When Maestro originally told me that they were booked up two months in advance for Valentine's Day I made a reservation for 2941. I should mention that this was BEFORE Tom Sietsema's rave review in the Washington Post appeared. Several weeks ago while pursuing an in depth study of proper enological investment at a gathering at Tyson's Ritz Carlton I was able to talk my way into a Valentine Day's reservation at Maestro. (Imbibing can often create the self deception of temporary superior verbal proficiency.) As a result
I gave my 2941 reservation to James.
At 9:00 tonight every single table at Maestro was full. Once again the age range was a bit older and I did not see a single male in the 100 seat dining room that was not wearing a coat, probably not even a single man without a tie. There were even several in tuxedos and, at least one woman, dressed in a strapless evening gown. Overall quite an impressive audience for what I consider to be Washington's best overall restaurant and the equal to many in Italy.
Another report that I have read describes the atmosphere as "electric" and I think this is really quite accurate. A total of twelve in the glass fronted, open kitchen along with at least another 8 to 10 waitstaff performed an ongoing ballet, rarely stopping except to pick up another platter for delivery to the adjacent dining room. At all times a private dining room just behind the kitchen with a glass wall had between two and four people with their noses pressed against the glass watching the cooks frenetically go through their paces.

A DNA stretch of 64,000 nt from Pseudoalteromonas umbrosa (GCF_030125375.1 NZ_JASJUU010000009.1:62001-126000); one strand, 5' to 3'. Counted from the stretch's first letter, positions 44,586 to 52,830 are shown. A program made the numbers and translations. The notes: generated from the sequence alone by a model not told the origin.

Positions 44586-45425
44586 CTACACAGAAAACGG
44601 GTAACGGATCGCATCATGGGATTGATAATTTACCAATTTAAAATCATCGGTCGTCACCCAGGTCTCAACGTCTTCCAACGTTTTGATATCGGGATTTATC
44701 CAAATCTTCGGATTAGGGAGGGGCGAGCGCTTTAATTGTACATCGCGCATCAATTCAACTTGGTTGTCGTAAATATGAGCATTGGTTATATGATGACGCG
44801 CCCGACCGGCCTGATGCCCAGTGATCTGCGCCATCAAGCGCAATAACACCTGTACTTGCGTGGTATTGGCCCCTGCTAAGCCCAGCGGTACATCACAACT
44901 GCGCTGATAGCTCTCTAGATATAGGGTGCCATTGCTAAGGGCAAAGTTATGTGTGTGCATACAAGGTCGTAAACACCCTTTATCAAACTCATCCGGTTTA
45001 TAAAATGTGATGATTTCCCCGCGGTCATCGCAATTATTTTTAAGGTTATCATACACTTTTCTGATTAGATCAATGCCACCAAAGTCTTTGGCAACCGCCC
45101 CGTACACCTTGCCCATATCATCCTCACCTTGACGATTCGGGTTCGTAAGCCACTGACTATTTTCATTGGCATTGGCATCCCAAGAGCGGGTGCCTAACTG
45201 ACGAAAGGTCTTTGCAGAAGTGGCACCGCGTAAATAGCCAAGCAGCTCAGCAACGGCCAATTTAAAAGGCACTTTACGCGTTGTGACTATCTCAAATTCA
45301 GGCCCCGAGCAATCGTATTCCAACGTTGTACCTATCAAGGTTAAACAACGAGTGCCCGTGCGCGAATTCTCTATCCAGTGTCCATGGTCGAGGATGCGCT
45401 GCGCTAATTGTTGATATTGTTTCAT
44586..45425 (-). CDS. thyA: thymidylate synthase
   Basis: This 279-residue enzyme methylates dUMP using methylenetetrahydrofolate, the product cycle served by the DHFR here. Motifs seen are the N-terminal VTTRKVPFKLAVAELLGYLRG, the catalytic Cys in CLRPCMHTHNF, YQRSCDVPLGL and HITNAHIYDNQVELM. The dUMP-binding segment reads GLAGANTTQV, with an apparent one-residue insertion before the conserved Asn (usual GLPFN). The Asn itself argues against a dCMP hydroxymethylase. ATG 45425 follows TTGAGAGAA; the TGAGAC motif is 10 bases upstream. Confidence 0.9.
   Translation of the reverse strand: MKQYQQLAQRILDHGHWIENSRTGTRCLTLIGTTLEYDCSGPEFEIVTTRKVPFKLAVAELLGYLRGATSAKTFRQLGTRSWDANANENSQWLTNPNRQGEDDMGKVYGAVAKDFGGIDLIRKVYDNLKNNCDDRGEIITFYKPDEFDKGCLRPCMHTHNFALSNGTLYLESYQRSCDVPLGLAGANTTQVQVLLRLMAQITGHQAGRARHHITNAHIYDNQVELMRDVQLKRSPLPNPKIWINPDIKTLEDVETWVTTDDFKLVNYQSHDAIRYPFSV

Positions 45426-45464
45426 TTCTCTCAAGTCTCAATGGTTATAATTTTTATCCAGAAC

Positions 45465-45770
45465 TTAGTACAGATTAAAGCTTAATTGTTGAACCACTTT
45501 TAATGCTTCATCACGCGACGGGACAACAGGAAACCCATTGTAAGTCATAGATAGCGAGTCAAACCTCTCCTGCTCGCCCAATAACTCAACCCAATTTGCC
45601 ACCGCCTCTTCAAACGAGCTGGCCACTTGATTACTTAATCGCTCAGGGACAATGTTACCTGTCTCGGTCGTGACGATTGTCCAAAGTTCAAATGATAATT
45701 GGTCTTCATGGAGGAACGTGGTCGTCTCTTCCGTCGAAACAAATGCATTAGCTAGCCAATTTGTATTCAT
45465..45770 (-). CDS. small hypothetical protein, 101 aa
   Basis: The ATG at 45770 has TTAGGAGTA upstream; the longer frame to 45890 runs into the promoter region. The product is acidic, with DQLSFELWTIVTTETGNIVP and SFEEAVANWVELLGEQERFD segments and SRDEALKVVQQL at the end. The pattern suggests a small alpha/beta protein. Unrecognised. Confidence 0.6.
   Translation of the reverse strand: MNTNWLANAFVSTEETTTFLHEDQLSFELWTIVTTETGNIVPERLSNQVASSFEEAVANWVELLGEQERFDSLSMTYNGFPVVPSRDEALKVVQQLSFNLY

I won't go into any detail. Several months ago when I first reported on Maestro I spent over 1,500 words on their menu. This time I just want to report what I think are the absolute best dishes on their menu. At this point my wife and I have probably tried every single dish and have acquired our own opinions about what we will order when we return with several Chowhounds on March 28th.
Best dishes: scallops in their shell (a great dish by any definition in the world), lobster ravioli (as good as Dal Pescatore and Aimo y Nadia which are Mchelin two and three stars in Italy), Kobe beef (this is the spectacular presentation dish where a souffle cup of sauce sits on top of a six inch lit column whose base encircles four precious bites of Kobe beef, two of whom are topped with black truffles and two topped with foie gras, and their signature souffle which is served with a pear sorbet that you scoop into a little pocket that is "sliced" into the top of the warm souffle.
For anyone on this board who might go to Maestro I suggest that with these four dishes you will have the equal (along with the "electric" atmosphere and spectacular presentation) of almost any meal in Italy. I say almost because Le Calandre, a Michelin three star outside of Rubano, is slightly better overall. But Tyson's Corner Maestro, after two visits where we have done our absolute best to eat our way through their entire menu, is now in my opinion the equal of any Italian restaurant in America.
And, Vincent, Maestro's sommolier who started at Jean Louis then later Lespinasse and now Maestro helps cement it on this level. He is outstanding.
But so is everyone there. Washington, D. C.'s best overall restaurant: Maestro.